Guidelines for Supervisors
Performance issues are challenging for supervisors and employees alike. It’s hard to tell someone that problems are jeopardizing their job, and even harder for an employee to accept that personal issues have become so serious.
But good can come from this difficult situation. Confronting performance issues while offering a source of help, such as the Faculty and Staff Assistance Program (FSAP), can motivate employees to seek change, improving their health, wellbeing and productivity
- When to recommend the FSAP
- Do's and don'ts
- Consultation and training
- Contact the FSAP
At one time or another, everyone has ‘off’ days at work, but if an employee who’s usually effective begins displaying one or more warning signs, consider a referral to the FSAP.
Look for: declining job performance; chronic absenteeism; frequent tardiness; changes in work relationships; frequent or careless accidents; poor concentration; hostility; or withdrawn behavior.
FSAP staff will listen, help clarify issues, offer referrals for ongoing assistance and treatment, and encourage clients to follow through with strategies to resolve the problem.
• try to diagnose the problem.
• discuss the problem with anyone except the employee, your supervisor, Human Resources or FSAP staff.
• address the issue as soon as possible. Most problems continue to deteriorate unless confronted; early referral provides a better chance for a successful outcome.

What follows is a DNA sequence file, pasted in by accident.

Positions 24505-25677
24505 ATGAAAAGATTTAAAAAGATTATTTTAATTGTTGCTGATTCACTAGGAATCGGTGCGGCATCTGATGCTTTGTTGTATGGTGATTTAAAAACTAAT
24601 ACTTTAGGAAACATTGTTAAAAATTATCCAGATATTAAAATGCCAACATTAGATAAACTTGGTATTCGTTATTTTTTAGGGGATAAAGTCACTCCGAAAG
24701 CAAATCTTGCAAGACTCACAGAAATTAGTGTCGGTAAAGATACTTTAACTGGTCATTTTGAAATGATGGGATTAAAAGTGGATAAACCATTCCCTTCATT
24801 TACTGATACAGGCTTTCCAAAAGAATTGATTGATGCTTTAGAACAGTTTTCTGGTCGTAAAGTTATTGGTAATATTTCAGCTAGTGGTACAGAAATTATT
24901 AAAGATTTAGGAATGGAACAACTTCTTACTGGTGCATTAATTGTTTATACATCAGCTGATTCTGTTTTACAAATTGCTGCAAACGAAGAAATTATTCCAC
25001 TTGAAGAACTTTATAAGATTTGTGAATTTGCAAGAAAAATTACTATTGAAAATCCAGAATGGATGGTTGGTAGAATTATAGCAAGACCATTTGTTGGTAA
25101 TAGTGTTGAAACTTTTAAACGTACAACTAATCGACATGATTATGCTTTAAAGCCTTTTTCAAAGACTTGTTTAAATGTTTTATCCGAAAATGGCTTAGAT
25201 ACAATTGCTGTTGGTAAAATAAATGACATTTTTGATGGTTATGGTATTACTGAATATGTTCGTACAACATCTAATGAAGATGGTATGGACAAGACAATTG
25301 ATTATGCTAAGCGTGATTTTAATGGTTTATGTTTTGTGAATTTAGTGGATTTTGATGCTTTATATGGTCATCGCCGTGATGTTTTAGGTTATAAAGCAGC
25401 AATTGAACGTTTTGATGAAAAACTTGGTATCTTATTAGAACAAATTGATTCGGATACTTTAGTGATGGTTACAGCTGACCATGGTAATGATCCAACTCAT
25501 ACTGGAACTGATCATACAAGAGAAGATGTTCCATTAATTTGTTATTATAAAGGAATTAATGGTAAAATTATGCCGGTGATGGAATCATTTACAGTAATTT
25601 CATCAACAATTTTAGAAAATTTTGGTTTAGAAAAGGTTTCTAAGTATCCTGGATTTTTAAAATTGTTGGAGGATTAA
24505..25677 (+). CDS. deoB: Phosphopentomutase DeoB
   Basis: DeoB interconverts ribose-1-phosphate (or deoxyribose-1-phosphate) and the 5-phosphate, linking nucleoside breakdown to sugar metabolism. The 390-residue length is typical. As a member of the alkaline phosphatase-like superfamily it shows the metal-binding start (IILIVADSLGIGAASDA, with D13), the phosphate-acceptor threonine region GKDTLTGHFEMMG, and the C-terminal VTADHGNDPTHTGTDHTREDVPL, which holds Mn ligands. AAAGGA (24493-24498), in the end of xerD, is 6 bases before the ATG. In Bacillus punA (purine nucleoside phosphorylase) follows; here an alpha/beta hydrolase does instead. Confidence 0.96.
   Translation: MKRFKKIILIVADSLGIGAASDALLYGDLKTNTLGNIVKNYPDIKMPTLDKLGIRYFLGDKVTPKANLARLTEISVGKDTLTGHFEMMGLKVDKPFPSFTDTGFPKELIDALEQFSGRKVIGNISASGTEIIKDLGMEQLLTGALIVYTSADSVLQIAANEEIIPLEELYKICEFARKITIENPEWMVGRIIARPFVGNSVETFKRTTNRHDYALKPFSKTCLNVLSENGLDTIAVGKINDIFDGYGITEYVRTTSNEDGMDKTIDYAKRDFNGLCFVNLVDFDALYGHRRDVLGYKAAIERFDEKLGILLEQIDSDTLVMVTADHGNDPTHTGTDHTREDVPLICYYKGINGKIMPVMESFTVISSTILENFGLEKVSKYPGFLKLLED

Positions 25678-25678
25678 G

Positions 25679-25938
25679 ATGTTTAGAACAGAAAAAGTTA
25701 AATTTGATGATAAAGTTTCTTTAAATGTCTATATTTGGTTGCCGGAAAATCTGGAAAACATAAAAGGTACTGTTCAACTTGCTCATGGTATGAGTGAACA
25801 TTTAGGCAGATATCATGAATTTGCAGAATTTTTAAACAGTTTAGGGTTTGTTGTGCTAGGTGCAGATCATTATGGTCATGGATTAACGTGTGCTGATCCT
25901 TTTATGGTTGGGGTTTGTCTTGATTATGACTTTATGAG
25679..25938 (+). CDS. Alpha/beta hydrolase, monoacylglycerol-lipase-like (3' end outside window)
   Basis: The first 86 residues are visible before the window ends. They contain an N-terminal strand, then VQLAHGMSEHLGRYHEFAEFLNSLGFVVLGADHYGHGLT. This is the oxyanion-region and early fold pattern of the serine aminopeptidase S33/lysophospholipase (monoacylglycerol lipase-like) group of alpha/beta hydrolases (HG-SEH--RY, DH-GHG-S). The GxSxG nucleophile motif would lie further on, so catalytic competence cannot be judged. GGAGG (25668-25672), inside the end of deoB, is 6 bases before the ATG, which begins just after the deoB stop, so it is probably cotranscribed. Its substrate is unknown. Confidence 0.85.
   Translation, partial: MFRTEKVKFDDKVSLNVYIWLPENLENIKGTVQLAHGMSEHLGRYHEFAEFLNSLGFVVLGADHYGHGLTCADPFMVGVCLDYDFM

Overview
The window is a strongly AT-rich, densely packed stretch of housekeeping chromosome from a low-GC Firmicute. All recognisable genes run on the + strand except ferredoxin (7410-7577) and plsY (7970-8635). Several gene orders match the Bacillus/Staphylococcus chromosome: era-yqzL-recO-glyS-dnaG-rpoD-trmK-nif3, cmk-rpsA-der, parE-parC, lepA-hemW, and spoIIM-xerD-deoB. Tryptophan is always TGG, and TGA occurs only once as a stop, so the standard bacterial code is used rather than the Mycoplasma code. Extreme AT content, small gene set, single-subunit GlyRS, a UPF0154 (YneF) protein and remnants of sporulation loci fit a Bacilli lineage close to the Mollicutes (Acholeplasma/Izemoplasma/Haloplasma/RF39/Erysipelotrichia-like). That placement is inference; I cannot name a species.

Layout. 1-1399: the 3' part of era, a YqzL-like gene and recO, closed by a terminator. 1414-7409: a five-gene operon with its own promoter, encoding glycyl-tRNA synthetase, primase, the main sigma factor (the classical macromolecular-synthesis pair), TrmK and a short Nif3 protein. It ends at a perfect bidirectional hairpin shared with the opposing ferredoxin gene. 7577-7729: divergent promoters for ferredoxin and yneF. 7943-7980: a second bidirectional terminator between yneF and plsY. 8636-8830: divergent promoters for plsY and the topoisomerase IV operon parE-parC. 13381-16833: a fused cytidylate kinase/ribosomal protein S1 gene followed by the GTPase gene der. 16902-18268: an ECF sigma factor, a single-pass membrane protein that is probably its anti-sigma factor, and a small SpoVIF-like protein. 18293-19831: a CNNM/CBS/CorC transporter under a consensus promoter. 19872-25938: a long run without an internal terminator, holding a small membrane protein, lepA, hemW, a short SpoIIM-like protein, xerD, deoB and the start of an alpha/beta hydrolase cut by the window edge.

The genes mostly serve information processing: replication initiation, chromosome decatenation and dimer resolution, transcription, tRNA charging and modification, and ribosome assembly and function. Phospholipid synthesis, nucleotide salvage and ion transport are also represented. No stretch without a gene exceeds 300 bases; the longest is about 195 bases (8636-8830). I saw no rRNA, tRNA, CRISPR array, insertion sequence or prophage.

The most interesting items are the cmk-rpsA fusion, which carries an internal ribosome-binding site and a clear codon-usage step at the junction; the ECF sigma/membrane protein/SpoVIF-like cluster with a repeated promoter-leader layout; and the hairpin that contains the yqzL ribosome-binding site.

Meet privately with the employee to discuss your concerns. Explain the FSAP’s services, and provide contact information, then plan a follow-up meeting to evaluate progress. Afterward, call the FSAP to let the staff know about the referral and the reasons for it.
Making an FSAP appointment is up to the employee. Program participation is voluntary, not a condition of employment. Progress should be measured by improved work performance.
Employees may use work-release time for FSAP appointments, with their supervisor's prior approval; offering this time is an important way to support your employee. Work-release time may not be used for appointments with outside providers which the FSAP may refer the employee to.
The FSAP maintains strict confidentiality; records are completely separate from medical or personnel files and no information is released without the employee’s written permission, except where subject to mandatory disclosure laws regarding child abuse, danger to self or others, or court order.
The FSAP offers individual consultations to help you manage a difficult employee situation or refer a specific employee to the program. Group trainings are available for supervisors on topics including alcohol and other drug issues, and the FSAP referral process. Staff can also speak to employee groups, offering problem management tips and explaining the FSAP’s services.